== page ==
Graduation Year


Document Type

Open Access Senior Thesis

Degree Name

Bachelor of Arts



Reader 1

John Peavoy

Reader 2

Thomas Koenigs

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© 2015 Tryphena Y. Liu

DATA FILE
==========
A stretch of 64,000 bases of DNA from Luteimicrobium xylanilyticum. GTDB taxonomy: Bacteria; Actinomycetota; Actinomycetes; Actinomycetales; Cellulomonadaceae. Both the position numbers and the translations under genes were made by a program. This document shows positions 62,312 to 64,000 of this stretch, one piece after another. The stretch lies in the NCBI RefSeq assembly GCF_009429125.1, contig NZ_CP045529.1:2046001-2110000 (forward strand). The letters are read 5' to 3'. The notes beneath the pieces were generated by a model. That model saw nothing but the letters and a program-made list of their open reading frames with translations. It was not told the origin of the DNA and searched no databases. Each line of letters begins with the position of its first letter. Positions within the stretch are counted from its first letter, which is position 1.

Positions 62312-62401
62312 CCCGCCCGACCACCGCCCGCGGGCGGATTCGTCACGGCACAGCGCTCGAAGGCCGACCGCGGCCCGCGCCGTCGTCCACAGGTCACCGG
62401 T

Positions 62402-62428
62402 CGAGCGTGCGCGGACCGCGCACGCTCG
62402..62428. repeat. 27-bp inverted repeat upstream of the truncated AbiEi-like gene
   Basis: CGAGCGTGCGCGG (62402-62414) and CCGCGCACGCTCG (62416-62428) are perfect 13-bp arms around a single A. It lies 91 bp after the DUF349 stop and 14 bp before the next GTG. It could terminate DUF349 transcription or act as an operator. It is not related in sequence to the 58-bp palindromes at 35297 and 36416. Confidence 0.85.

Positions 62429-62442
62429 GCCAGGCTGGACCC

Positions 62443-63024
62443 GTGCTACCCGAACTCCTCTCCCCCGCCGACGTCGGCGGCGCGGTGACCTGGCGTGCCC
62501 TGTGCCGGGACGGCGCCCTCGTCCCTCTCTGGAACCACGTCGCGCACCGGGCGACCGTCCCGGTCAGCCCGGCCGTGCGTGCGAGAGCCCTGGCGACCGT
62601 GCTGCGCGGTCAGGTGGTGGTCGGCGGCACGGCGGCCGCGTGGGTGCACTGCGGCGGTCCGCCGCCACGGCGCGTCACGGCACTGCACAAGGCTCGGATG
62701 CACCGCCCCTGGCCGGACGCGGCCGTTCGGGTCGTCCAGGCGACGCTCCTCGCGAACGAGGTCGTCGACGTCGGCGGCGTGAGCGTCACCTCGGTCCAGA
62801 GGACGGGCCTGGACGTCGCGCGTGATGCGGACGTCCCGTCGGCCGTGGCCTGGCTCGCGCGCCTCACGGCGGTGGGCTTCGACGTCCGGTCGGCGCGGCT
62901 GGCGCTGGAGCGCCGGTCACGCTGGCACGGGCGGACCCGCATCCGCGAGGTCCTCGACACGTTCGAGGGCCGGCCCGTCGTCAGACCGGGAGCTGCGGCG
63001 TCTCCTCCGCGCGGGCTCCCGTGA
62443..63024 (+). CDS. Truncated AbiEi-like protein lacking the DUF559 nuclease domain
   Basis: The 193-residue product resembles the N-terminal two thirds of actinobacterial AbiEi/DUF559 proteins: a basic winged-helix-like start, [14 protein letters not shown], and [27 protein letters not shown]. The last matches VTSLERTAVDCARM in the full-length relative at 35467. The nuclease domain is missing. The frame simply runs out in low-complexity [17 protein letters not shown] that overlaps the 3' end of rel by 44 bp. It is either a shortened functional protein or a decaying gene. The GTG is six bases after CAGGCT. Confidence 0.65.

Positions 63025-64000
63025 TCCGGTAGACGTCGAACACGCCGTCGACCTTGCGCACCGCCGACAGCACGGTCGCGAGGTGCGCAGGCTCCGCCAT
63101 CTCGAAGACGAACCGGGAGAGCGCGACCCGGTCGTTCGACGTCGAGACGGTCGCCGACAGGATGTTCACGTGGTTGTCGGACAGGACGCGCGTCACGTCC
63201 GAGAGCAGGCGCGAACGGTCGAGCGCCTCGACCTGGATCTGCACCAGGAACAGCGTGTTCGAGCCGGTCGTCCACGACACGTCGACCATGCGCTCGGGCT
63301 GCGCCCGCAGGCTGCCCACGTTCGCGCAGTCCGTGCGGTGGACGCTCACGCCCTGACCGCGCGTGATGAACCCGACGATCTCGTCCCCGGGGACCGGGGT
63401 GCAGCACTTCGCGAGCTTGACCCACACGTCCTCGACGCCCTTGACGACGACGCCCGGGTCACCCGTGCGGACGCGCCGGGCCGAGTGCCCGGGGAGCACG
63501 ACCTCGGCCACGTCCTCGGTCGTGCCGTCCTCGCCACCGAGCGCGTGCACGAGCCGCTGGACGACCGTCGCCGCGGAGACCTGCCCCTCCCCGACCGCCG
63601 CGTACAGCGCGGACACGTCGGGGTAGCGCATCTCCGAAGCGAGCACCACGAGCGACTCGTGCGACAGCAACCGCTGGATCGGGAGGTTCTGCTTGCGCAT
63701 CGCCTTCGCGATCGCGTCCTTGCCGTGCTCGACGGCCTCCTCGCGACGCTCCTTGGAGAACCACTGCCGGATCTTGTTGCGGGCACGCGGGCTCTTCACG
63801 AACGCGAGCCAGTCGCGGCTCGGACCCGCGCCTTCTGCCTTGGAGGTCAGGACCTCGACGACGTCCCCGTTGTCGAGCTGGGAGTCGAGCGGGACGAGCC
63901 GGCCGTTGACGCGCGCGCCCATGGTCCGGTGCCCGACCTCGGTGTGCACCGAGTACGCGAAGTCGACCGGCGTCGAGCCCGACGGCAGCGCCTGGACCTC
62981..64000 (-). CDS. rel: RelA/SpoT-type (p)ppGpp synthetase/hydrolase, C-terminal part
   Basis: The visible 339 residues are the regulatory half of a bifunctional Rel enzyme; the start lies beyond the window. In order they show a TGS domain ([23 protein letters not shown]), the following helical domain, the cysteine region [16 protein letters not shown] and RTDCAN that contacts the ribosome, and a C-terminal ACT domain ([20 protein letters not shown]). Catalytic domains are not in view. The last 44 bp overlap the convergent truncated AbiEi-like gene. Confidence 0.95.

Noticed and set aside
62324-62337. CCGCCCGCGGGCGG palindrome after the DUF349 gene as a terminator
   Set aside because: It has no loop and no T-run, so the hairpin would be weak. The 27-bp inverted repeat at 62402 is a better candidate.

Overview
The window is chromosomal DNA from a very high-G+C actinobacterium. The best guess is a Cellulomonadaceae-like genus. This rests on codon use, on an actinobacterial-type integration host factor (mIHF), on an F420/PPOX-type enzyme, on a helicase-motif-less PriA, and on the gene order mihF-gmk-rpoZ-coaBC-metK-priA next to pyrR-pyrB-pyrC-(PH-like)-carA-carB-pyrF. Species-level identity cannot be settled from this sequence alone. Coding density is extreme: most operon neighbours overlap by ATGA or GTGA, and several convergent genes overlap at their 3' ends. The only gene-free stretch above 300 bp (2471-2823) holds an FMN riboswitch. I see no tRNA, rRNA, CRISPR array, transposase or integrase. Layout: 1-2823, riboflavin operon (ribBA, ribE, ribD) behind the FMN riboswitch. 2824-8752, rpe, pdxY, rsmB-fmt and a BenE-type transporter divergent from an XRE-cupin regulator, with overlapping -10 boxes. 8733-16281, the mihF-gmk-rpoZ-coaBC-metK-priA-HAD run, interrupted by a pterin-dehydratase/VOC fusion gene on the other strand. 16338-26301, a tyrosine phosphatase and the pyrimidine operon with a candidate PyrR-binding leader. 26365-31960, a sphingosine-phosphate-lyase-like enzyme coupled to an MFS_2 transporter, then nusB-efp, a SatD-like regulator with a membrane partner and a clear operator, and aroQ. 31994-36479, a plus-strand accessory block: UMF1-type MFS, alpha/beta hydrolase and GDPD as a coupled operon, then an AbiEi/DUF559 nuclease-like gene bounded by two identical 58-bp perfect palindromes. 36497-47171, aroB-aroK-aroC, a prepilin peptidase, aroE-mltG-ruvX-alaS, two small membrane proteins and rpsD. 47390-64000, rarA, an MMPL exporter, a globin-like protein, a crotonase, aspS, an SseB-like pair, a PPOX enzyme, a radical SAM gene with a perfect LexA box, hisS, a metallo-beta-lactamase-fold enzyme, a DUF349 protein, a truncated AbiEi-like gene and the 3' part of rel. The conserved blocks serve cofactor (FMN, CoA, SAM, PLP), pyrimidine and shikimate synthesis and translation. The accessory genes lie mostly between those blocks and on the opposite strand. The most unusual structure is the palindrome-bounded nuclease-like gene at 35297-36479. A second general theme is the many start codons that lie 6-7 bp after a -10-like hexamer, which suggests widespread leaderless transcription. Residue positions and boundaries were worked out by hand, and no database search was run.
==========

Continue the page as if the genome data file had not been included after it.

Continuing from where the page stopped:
Because works of Gothic fiction were often disregarded as sensationalist and unsophisticated, my aim in this thesis is to explore the ways in which these works actually drew attention to real societal issues and fears, particularly anxieties around Otherness and identity and gender construction. I illustrate how the context in which authors were writing specifically influenced the way they portrayed the supernatural in their narratives, and how the differences in their portrayals speak to the authors’ distinct aims and the issues that they address. Because the supernatural ultimately became internalized in the American Gothic, peculiarly within female bodies, I focus mainly on the relationship between the supernatural and the female characters in the texts I examine. Through this historical exploration of the transformation of the supernatural, I argue that the supernatural became internalized in the American Gothic because it reflected national anxieties: although freed from the external threat of the patriarchal English government, Americans of the young republic still faced the dangers of individualism and the failure of the endeavor to establish their own government.